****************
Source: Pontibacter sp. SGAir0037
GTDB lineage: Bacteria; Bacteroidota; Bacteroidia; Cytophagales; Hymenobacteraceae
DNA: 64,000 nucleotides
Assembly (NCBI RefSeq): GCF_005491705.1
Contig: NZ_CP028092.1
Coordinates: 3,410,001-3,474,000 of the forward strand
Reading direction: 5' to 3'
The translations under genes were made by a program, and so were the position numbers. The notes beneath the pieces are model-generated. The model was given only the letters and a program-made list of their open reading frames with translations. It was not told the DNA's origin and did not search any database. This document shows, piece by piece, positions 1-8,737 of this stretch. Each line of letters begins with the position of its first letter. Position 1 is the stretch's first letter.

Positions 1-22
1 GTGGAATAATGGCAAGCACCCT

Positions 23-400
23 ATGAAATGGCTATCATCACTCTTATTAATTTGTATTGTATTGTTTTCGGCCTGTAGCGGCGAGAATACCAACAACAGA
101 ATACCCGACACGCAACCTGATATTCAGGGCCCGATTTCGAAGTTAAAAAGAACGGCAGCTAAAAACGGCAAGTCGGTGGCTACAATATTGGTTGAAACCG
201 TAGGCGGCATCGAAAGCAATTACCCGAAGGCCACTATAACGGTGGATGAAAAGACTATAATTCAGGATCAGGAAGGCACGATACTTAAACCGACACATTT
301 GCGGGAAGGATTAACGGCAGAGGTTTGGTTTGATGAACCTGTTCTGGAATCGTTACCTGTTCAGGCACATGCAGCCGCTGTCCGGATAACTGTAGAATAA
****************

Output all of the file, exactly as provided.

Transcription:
Source: Pontibacter sp. SGAir0037
GTDB lineage: Bacteria; Bacteroidota; Bacteroidia; Cytophagales; Hymenobacteraceae
DNA: 64,000 nucleotides
Assembly (NCBI RefSeq): GCF_005491705.1
Contig: NZ_CP028092.1
Coordinates: 3,410,001-3,474,000 of the forward strand
Reading direction: 5' to 3'
The translations under genes were made by a program, and so were the position numbers. The notes beneath the pieces are model-generated. The model was given only the letters and a program-made list of their open reading frames with translations. It was not told the DNA's origin and did not search any database. This document shows, piece by piece, positions 1-8,737 of this stretch. Each line of letters begins with the position of its first letter. Position 1 is the stretch's first letter.

Positions 1-22
1 GTGGAATAATGGCAAGCACCCT

Positions 23-400
23 ATGAAATGGCTATCATCACTCTTATTAATTTGTATTGTATTGTTTTCGGCCTGTAGCGGCGAGAATACCAACAACAGA
101 ATACCCGACACGCAACCTGATATTCAGGGCCCGATTTCGAAGTTAAAAAGAACGGCAGCTAAAAACGGCAAGTCGGTGGCTACAATATTGGTTGAAACCG
201 TAGGCGGCATCGAAAGCAATTACCCGAAGGCCACTATAACGGTGGATGAAAAGACTATAATTCAGGATCAGGAAGGCACGATACTTAAACCGACACATTT
301 GCGGGAAGGATTAACGGCAGAGGTTTGGTTTGATGAACCTGTTCTGGAATCGTTACCTGTTCAGGCACATGCAGCCGCTGTCCGGATAACTGTAGAATAA